In those moments, it may feel as if the universe has something against you and it’s easy to feel lost and without any way out or forward your current situation.

But we always have a choice.

“Forces beyond your control can take away everything you possess except one thing, your freedom to choose how you will respond to the situation.” — Viktor Frankl

If you hide from that choice, then it’s highly probable that the moment will define you. But if you choose to own the moment, you can define it and transform it into a growth opportunity.
I’m not saying you can turn things around just because you decide to.
Some situation can’t just be changed or are outside your sphere of control.
But you can decide how you show up.

“Man is capable of changing the world for the better if possible, and of changing himself for the better if necessary.” — Viktor Frankl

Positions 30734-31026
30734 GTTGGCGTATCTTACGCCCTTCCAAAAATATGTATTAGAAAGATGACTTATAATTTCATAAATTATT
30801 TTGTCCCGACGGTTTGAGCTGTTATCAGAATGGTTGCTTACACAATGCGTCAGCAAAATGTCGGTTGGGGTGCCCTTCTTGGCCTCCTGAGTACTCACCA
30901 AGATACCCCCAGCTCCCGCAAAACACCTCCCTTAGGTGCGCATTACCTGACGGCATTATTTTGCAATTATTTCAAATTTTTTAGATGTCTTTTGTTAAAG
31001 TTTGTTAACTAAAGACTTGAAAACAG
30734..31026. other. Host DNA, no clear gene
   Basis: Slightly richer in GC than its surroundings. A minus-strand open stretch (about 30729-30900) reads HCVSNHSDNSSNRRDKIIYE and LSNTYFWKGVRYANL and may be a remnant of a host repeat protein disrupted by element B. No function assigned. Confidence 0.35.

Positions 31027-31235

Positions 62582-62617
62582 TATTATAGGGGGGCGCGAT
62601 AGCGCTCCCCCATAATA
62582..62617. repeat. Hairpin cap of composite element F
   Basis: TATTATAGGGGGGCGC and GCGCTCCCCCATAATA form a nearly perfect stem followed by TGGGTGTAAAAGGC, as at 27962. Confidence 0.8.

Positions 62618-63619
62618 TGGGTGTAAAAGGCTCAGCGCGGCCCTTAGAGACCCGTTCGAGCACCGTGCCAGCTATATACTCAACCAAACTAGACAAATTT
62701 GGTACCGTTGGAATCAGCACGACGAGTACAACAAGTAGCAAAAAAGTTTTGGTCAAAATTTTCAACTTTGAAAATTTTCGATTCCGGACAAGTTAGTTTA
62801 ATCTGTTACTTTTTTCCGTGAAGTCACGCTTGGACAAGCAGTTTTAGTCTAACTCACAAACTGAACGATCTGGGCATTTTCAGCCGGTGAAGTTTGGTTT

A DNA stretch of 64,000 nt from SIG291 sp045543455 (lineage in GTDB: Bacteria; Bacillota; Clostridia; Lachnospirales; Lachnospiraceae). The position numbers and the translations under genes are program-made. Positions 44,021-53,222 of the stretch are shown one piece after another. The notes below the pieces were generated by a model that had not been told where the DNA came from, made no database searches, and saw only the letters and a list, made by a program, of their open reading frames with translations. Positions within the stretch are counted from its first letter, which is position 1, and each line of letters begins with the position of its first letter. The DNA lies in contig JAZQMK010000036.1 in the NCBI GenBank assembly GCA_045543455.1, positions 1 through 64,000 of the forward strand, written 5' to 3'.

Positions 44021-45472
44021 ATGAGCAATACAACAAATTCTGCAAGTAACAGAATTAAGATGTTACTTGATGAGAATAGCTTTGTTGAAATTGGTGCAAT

So, if you are going through a defining moment, you may want to ask yourself “who do I want to be in this situation? What can I change about this situation? What can I change about myself? What opportunities to grow are here for me?”

* I’ve searched the scene on youtube. I believe that when the character, played by Kevin Costner, said that sentence to explain his stubbornness more than to talk about the importance of owning the moment. Though, that statement is still compelling.

One Apple A Day #527 – chaos

“Babies are born in blood and chaos; stars and galaxies come into being amid the release of massive primordial cataclysms.” — from Do the Work by Steven Pressfield

Chaos is scary because it is unpredictable.